Every once in a while, I get really, really, really caught up in my goals. Sometimes it’s because I am so very excited about them, I’m on the edge of my seat — like I’m watching a basketball game or exciting movie — I just can’t wait to see whether my goal will be met, and how.
Sometimes, though, it’s just the opposite. I don’t know what my goals should be; and it feels like no matter how hard I strain my intuition, my logic, or my emotion, I just can’t figure out what I ought to be doing with my time. My old goals that fired me up a month ago seem lifeless or petty; and all the new ones I come up with seem boring, or too ambitious, or out of character for me, or inappropriate somehow.
When I’m in this state, it’s like I’m deaf or blind. I’m so wrapped up in my worry, I can’t really hear music, or see the colors in the sky or the trees. I can see them — but I don’t. It’s like I’ve forgotten how.
Either way, I end up thrashing around rudderless and graceless until I catch myself up short. “Whoa, Nelly!” I say to myself. “Slow down before you hurt somebody.”
Your Ego is Screaming
I’ve let my ego take over. It’s talking so loudly, I can’t hear anything else. Either it’s totally self-absorbed in chasing its little goals, or it’s afraid of picking the wrong goals, and its fear is making it deaf.
And in both situations, the solution is the same: put the ego to sleep for a while.
Continue reading “Finding Purpose and Direction Through Compassion”
Have you ever wondered whether someone has been stealing your ideas? Maybe you’ve come up with a brand-new way of doing something, a new way of approaching a problem, an idea for an article or resolving some issue at work, or a personal gift you can give someone — and before you get a chance to put your plan into action, you find in someone else has already done it. What gives?! A week ago, a month ago, this idea was your own special unique treasure, and before you know it, everybody seems to be doing it.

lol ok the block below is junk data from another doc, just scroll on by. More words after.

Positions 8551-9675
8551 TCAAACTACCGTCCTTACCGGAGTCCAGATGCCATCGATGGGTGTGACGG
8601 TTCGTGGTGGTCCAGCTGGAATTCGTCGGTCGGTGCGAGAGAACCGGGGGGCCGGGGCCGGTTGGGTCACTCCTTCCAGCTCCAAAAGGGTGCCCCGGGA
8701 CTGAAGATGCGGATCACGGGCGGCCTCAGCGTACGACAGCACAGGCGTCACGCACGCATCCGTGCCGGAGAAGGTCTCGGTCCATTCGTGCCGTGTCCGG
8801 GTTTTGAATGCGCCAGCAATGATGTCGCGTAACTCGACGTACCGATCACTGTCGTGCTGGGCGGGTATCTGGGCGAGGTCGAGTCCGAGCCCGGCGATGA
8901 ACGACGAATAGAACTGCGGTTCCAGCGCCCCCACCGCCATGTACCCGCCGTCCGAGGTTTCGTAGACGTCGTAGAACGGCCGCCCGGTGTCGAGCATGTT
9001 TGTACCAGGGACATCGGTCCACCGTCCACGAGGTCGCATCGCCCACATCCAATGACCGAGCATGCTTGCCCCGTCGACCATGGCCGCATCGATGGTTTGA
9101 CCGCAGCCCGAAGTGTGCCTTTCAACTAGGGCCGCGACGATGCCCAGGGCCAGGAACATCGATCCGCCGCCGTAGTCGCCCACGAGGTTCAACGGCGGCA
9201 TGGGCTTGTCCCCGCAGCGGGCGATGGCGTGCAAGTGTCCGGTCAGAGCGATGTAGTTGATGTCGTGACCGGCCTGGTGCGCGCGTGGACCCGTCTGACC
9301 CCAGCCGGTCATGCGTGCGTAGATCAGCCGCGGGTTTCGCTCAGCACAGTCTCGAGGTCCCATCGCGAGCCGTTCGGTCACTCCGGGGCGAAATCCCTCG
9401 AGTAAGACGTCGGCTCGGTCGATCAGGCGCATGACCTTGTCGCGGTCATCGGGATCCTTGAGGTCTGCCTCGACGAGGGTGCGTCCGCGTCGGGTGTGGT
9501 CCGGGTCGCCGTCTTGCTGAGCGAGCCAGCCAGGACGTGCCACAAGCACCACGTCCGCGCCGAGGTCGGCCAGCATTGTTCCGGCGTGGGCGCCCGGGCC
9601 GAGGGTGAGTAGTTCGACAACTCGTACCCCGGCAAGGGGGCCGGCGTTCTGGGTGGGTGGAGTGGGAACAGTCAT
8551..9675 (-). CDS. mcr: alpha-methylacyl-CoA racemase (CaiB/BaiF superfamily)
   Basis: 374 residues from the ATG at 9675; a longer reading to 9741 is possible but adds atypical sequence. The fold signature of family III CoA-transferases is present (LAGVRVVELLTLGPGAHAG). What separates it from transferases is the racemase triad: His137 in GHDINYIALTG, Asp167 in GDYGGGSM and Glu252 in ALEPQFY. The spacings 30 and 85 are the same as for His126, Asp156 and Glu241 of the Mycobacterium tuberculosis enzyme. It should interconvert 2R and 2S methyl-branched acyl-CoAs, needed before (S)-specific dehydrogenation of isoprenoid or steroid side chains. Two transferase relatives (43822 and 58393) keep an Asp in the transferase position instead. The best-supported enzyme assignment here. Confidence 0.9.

This happened to me three times in just the past week. It’s not something that happens often to me, actually, because I’m not a very, um, normal person, and I usually don’t have any trouble thinking outside the box. Quite the opposite, in fact — frequently I don’t realize the box is there, and I end up tripping over it in my enthusiasm… Continue reading “Where Do Ideas Come From?”
A couple of days ago I read one of those books that reaches deep into your heart and wrenches you. I was in my daughter’s brand-new first grade classroom, and the first big meeting between the class parents and the teacher was over, and people were milling around and talking and getting to know each other. In Waldorf education, a single teacher stays with a class without interruption from the first grade through the eighth grade, so at this meeting everyone knew that they were laying the groundwork for relationships that had to stand the test of time. Of course, many of us parents knew each other already from last year’s Kindergarten, and most of us knew our class teacher from earlier work she’d done with the school, and the informal parties and gatherings we’d had over the summer — but still…
I found myself over by the bookshelf. I wondered what books my daughter’s teacher had picked out to get started with — no doubt books with beautiful pictures and simple words for early readers… Here was a magnificent ancient edition of the Billy Goats Gruff, with a neat pop-up mechanism that allowed the reader to see the troll encountering each of the goats one at a time. The biggest billy goat Gruff looked so terrifying that I felt absolutely sorry for the troll.
My eye was drawn to a small paper book called Komo the Shepherd Boy, by Martha Hackman (Green Tiger Press, 1982). The illustrations were stunning — bright watercolors in a sort of “Yellow Submarine” late-60’s style, by Aura Cesari. I thumbed through the pages, and saw that there was quite a bit of text. Obviously, our teacher intended this to be a book that she would read aloud to the class. I was surprised, because in our experience Waldorf teachers tell stories completely from memory, for a number of reasons — perhaps most importantly to allow the children to form their own pictures in their heads, uninfluenced by pictures in a book, and to allow themselves to fully engage the children as they’re speaking…
My eye was caught by a few key phrases. I immediately read the whole thing in two minutes.
Continue reading “Hearing the Song of the World”